A combination of companies’ reshoring efforts and foreign direct investment (FDI) led to a surge in jobs in 2017, according to the latest report from the Reshoring Initiative. Last year, more than 171,000 manufacturing jobs were added to the U.S. workforce, up 2,800% from 2010. Including upward revisions of 67,000 jobs in prior years, the total number of manufacturing jobs reshored to the United States is over 576,000 since 2010. The 171,000 reshoring and FDI jobs announced equal 90% of the 189,000 total manufacturing jobs in 2017.
Combined reshoring and FDI jobs were up 122% compared to unrevised 2016 totals and 52% compared to revised 2016 totals, said the report. The Reshoring Initiative largely attributes the huge increases to anticipation of greater U.S. competitiveness due to expected corporate tax and regulatory cuts following the 2016 election. Similar to the previous few years, FDI continued to exceed reshoring in terms of total jobs added, but reshoring has closed most of the gap since 2015.
The Reshoring Initiative’s 2017 report includes cumulative data from 2010 through 2017, as well as projections for 2018. The numbers demonstrate that reshoring and FDI are major contributing factors to the country’s rebounding manufacturing sector.
“We publish this data annually to show companies that their peers are successfully reshoring and that they should reevaluate their sourcing and siting decisions,” said Harry Moser, founder and president of the Reshoring Initiative. “With three to four million manufacturing jobs still offshore, as measured by our $500 billion/year trade deficit, there is potential for much more growth. We call on the administration and Congress to enact policy changes to make the United States competitive again. Our Competitiveness Toolkit is available to help quantify the impact of policy alternatives, including a stronger skilled workforce, continued corporate tax and regulatory reductions as well as a lower U.S. dollar.”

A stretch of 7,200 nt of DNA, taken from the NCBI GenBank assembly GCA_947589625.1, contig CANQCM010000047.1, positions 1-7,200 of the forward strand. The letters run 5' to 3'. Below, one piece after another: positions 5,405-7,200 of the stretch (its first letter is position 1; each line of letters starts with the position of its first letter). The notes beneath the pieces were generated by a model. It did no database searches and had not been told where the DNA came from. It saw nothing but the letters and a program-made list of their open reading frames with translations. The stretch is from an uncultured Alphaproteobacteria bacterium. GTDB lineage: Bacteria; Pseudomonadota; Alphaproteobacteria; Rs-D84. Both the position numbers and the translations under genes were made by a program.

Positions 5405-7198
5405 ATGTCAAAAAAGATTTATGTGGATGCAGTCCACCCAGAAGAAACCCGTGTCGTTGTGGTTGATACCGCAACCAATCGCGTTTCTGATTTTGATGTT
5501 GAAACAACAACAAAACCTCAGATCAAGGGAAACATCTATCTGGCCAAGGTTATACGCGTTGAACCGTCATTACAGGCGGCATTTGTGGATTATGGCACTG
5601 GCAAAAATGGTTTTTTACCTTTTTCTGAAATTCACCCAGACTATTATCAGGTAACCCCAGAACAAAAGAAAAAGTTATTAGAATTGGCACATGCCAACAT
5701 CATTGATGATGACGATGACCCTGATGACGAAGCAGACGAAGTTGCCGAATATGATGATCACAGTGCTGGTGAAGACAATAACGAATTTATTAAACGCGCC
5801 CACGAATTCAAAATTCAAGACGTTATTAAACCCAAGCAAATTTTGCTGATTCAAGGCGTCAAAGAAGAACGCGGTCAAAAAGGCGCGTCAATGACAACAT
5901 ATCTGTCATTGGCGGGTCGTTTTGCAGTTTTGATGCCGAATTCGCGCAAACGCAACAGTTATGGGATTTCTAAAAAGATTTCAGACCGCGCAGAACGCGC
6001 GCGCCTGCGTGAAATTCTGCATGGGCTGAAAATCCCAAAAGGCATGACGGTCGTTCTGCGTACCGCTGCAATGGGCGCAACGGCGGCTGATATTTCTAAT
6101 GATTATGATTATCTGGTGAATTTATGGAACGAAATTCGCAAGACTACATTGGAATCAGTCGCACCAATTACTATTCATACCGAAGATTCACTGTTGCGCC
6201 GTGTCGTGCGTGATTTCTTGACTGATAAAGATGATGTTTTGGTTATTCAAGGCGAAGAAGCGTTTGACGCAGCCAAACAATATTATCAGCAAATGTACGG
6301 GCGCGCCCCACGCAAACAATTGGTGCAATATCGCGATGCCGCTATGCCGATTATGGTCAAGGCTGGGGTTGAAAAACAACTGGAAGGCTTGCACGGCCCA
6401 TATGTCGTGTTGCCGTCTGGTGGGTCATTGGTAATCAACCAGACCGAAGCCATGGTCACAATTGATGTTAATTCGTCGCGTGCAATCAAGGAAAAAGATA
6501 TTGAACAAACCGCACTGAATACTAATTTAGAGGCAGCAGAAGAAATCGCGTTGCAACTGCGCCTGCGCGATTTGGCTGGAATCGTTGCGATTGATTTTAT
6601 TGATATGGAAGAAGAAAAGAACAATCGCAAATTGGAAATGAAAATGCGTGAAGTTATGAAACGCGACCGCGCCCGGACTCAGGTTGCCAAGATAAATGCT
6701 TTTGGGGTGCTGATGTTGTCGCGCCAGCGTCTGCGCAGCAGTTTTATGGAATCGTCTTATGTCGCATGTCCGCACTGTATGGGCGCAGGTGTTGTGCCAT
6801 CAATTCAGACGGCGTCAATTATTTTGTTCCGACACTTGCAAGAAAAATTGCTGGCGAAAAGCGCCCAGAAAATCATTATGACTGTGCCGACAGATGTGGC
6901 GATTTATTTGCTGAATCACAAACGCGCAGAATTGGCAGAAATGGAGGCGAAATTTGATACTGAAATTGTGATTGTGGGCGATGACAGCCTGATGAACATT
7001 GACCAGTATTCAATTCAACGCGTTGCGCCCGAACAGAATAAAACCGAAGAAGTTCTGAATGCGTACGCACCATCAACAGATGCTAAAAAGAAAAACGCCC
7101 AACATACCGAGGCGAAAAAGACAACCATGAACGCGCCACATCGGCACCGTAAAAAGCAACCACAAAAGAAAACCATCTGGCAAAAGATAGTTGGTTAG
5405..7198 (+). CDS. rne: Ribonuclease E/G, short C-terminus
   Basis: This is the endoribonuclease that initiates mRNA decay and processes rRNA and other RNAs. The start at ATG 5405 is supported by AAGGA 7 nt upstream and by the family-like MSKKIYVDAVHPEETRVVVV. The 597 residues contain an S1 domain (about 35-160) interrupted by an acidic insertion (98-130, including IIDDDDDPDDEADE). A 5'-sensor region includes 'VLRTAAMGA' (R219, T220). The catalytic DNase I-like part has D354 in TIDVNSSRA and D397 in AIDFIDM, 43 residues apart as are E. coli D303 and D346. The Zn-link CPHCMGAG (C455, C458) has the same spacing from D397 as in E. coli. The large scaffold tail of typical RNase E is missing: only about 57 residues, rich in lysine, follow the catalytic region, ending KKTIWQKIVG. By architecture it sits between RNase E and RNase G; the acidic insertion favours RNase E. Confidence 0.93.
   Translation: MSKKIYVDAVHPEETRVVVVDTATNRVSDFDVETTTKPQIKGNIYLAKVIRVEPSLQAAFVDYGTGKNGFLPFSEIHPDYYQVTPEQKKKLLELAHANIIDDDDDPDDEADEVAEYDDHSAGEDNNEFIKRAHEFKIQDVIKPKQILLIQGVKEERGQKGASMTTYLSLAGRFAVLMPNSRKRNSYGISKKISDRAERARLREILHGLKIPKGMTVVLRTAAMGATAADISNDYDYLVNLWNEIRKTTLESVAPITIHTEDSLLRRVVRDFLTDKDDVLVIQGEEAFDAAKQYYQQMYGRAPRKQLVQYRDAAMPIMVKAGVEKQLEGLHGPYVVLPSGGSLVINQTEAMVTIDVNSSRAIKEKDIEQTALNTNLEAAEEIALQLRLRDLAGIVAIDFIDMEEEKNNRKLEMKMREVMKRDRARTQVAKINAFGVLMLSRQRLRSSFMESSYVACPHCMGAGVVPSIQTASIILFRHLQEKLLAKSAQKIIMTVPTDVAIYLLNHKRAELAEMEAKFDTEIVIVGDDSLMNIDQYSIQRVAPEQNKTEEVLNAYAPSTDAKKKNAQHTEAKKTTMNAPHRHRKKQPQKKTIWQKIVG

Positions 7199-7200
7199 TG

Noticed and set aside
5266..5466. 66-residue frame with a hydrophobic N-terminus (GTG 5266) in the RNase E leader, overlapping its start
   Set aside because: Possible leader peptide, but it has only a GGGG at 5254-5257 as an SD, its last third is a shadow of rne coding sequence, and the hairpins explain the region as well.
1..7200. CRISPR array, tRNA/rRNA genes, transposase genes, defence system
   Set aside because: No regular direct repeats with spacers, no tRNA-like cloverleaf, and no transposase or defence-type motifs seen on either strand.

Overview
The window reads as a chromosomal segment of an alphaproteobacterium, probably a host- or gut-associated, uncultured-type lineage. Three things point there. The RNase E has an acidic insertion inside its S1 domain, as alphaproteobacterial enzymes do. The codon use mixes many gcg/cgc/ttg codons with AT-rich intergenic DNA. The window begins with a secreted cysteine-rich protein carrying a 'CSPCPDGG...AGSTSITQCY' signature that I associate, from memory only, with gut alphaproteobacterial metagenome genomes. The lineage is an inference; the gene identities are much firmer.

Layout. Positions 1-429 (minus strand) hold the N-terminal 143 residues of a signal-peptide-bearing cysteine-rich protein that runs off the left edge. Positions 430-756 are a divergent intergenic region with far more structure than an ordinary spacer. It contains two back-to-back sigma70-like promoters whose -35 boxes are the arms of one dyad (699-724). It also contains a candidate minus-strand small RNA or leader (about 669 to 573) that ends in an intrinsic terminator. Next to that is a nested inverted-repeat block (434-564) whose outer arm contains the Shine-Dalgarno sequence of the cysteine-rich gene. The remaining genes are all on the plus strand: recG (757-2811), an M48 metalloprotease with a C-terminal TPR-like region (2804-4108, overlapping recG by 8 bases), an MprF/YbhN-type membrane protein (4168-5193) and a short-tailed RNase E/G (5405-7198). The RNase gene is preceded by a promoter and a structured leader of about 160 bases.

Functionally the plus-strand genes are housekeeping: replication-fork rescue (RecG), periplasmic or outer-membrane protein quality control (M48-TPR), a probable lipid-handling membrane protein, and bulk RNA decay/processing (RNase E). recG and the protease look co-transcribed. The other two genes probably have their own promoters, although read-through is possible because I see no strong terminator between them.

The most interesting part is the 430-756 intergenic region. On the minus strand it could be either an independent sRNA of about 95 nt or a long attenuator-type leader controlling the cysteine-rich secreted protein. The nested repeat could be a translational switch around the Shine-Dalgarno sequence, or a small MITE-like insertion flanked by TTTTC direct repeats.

The 2017 Reshoring Report contains some interesting facts: “Proximity to customers remained the leading factor driving reshoring and FDI in 2017, followed by image/branding such as ‘Made in USA,’ government incentives and ecosystem (supply chain) synergies.”
For the first time, Asia surpassed Western Europe in generating jobs by FDI, due mostly to increased investment by China and continued strong showings by Japan and Korea, the report noted.
In the United States, the Southeast and Texas remain the top regions for reshoring and FDI, with the Midwest gaining ground in second place due to its strong industrial base. Transportation equipment remained the strongest industry, accounting for nearly 36% of total jobs returned. Apparel and medical equipment saw the largest increases in industry ranking.
Reshoring has been increasing at a similar rate as FDI, indicating that U.S. headquartered companies are starting to understand the benefit of U.S. production that foreign companies have seen for the last few years. Preliminary 2018 data trends are at least as strong as 2017, concludes the Reshoring Initiative.